Chief negotiator Ken Hall said that he’d preserved our “excellent health care benefits” while “protecting them into the future.” The Teamsters website touted “substantial pay raises,” a “significant increase in the starting wage rate for part-time employees,” and “creation of more than 2,000 full-time jobs from the ranks of part-time workers.”

In fact, the agreement will greatly increase out-of-pocket health care costs for 140,000 Teamsters (60 percent of the bargaining unit), let the company continue with harassment, and maintain a permanent underclass of part-timers, at a company that is hauling in nearly $5 billion in profits a year.

What happened?

As a negotiator on our local rider, I knew that our international leadership had gone into bargaining saying they had specific goals on ending bullying, harassment, and retaliation, and reducing mandatory overtime, while also protecting health care and pensions. I heard over and over about bullying being mentioned at the table and how Ken Hall bothered UPS negotiators with every utterance of the word “bullying.”

Game Changer

Then UPS put health care on the table. Instantly, the union set up rallies all over the nation to change the subject from “bullying” to “no way we pay.” The problem was that our rallying cry was defensive, rather than offensive. The goal now was to maintain.

Hall told the 1,000-plus Teamsters at a rally in Washington state, where I live, that “if the company doesn’t take health care off the table, we’ll see them in July!” (when the contract was set to expire). Hall also hollered, “Teamsters won’t pay $90, $9, or 9 cents!” UPS had proposed that everyone, including part-timers, pay $90 a week of their premium.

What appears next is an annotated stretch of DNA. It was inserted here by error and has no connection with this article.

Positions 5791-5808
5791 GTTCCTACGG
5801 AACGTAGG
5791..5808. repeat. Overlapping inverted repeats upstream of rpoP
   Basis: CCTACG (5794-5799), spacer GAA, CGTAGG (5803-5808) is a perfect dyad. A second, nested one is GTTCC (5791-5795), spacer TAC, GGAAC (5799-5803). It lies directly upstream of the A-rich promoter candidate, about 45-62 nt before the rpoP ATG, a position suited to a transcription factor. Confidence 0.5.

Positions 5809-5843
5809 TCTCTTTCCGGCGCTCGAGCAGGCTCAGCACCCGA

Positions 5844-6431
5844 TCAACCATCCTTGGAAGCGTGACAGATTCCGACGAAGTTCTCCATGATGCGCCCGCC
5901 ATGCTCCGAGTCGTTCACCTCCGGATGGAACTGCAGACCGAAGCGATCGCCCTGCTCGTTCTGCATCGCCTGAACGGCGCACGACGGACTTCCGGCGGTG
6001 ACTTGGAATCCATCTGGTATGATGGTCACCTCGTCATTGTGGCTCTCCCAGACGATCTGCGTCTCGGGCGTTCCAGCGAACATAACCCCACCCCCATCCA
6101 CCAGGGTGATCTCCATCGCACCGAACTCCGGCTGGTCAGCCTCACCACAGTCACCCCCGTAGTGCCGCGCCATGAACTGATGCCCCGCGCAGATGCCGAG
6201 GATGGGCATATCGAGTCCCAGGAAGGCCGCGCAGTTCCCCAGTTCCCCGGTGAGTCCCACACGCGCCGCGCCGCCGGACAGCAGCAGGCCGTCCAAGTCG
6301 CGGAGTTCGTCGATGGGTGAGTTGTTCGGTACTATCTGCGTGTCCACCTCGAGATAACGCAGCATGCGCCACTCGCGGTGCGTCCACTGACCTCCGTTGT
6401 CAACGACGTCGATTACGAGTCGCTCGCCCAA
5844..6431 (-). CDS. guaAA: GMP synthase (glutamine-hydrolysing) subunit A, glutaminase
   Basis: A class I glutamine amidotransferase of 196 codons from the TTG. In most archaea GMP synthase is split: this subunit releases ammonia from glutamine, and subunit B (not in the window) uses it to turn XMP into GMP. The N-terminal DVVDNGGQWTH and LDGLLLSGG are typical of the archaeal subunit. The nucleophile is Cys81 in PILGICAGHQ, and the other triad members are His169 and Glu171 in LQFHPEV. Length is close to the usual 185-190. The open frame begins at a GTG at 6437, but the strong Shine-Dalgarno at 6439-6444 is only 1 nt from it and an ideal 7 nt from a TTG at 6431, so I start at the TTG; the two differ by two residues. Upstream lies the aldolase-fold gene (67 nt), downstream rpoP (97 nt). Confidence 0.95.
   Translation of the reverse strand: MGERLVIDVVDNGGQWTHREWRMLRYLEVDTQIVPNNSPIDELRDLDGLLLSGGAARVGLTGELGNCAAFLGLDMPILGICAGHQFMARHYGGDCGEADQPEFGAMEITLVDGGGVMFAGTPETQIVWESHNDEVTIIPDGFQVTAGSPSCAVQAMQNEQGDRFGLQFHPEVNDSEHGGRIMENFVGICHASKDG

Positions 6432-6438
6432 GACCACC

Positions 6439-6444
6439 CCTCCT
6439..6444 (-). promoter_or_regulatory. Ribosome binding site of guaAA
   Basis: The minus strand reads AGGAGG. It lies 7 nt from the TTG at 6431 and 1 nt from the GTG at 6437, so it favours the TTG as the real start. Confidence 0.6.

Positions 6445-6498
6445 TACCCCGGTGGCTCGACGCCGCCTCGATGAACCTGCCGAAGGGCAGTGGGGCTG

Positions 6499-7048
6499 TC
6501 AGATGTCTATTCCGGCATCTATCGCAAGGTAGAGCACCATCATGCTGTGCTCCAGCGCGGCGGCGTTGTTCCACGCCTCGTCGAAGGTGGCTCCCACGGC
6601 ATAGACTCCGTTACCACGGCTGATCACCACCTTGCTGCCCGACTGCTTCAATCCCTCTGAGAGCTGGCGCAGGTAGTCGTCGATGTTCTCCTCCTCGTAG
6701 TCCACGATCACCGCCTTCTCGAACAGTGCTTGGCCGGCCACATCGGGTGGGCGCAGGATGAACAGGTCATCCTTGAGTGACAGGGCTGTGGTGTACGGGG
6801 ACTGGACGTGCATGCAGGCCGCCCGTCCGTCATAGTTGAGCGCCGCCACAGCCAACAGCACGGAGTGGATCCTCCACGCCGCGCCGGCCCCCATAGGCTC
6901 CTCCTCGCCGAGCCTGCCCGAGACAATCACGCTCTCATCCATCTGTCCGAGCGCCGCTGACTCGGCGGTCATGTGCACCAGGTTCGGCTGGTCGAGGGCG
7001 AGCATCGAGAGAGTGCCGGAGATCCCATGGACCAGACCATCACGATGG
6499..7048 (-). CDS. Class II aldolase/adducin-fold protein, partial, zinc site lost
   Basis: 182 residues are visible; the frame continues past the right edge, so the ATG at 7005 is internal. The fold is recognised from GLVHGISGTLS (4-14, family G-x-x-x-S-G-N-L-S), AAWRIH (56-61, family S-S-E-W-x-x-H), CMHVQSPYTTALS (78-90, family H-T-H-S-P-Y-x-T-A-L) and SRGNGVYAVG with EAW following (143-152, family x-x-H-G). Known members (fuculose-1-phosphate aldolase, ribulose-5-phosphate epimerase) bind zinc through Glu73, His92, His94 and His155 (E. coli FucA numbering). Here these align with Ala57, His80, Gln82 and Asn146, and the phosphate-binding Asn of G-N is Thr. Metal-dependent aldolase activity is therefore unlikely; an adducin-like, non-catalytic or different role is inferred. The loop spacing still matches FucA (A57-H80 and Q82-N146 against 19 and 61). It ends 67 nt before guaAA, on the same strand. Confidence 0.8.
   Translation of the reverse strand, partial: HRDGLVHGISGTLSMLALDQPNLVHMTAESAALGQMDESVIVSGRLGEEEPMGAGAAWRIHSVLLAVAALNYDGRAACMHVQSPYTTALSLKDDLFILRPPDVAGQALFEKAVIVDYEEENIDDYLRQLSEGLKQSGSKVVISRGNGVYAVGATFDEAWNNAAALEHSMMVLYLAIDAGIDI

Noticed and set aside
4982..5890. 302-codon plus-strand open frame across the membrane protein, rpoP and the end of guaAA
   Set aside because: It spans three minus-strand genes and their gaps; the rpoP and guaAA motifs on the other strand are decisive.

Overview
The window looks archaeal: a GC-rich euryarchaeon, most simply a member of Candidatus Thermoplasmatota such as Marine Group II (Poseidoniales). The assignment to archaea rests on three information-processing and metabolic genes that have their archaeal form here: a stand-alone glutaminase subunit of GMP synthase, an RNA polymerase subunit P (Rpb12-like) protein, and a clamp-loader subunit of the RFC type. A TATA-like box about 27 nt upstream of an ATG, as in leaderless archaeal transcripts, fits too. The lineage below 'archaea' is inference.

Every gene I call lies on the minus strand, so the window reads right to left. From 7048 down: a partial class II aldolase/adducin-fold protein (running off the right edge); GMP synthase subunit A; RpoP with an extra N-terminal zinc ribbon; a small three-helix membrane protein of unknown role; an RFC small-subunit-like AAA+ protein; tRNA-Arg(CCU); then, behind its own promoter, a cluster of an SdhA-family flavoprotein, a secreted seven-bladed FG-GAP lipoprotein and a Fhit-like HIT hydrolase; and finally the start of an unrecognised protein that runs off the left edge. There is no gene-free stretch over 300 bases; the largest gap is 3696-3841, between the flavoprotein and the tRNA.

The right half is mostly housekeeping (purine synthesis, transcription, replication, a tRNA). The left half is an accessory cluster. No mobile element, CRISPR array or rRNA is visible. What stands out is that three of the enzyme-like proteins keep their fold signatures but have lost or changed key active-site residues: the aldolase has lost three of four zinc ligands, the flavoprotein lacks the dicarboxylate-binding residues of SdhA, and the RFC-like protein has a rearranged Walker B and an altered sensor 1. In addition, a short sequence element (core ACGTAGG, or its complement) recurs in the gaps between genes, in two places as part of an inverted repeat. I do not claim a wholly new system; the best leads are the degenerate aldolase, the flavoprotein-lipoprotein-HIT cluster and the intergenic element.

These February rallies continued from Seattle to Oakland, then Los Angeles, St. Louis, Indianapolis, Toledo, and more. One word was never mentioned by Brother Hall: “strike.” It was never an option for him.

All I heard after that was how stubborn UPS was being on health care. I then knew that Ken Hall didn’t stand behind his main rallying cry at our meeting in Seattle. Teamster headquarters came out with updates thanking members for coming to the rallies and talking about the company’s position on health care. An April 18 memo called health care “the major issue.”

When the agreement was reached April 25, members I spoke with were relieved. “This means we’re not going to strike,” an Oregon driver told me.

Finally, on May 7, specifics were given. Raises were a total of $3.90 over five years. That’s down from $5 in the 2001-2005 contract and $4 over five years in the last contract. In 2011 Bloomberg Business Week quoted UPS CFO Kurt Kuehn bragging about “a very reasonable contract in place that will show modest, below-inflation increases in wages.” The “below-inflation” bar has now been lowered even more. UPS and Hall are hoping that no one pays attention.


What is really being maintained is a near-permanent underclass of Teamsters, the part-timers who sort and load the packages. Management is very candid about who they’ll hire: they want students. Students stick around till they graduate, with no goals of staying at UPS. I can’t even remember the last time I saw a new-hire over 30.

The part-time starting rate in the current contract is $8.50, which is $.69 under the Washington state minimum wage. Now a part-timer’s pay, after 90 days, will be $10, just 50 cents higher than before. Many new hires are on call for a few months, getting called in a few times a week. If you’re lucky enough to get work all five days, your guarantee is only 3.5 hours a day, so a part-timer’s paycheck is very small.

Their health care deductible will now be $400 per year, and it was $0. Providers are now limited, and lab tests, prescriptions, and ER visits will cost more.